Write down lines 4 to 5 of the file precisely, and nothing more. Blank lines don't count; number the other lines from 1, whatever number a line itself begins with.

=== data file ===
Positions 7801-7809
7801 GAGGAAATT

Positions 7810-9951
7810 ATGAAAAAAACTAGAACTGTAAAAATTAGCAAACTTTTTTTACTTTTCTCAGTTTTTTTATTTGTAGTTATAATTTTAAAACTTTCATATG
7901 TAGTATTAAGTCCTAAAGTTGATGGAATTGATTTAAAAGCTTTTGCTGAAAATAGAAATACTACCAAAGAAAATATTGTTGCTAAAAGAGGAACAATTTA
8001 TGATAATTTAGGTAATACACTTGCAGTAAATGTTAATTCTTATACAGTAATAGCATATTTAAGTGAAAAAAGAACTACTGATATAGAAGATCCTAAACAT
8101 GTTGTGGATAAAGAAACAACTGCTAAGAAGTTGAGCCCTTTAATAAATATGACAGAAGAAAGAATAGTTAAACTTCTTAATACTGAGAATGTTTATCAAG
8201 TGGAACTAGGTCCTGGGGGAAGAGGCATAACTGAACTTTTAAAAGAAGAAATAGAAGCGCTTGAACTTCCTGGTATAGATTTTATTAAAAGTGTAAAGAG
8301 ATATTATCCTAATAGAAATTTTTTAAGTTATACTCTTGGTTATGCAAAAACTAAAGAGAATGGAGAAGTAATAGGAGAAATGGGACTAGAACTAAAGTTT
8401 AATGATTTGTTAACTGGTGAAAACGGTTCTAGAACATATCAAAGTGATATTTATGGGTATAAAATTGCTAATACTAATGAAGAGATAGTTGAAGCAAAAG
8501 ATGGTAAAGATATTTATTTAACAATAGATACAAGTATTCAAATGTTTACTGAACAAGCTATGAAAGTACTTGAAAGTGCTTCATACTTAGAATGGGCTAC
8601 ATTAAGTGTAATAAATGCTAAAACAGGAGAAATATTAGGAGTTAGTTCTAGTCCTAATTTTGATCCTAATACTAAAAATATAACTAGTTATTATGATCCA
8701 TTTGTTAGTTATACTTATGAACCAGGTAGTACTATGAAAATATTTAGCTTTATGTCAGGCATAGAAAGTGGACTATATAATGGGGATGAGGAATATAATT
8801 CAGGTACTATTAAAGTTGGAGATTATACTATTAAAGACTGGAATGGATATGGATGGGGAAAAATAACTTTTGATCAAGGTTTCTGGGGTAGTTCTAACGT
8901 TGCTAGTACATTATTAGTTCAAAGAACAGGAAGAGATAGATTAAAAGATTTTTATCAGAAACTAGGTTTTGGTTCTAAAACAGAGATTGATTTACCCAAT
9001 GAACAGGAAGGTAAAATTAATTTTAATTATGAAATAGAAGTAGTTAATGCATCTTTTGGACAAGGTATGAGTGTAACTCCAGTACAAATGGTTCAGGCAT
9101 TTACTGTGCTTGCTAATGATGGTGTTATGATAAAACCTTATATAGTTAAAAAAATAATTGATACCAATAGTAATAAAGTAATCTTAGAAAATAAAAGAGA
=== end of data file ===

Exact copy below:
7810 ATGAAAAAAACTAGAACTGTAAAAATTAGCAAACTTTTTTTACTTTTCTCAGTTTTTTTATTTGTAGTTATAATTTTAAAACTTTCATATG
7901 TAGTATTAAGTCCTAAAGTTGATGGAATTGATTTAAAAGCTTTTGCTGAAAATAGAAATACTACCAAAGAAAATATTGTTGCTAAAAGAGGAACAATTTA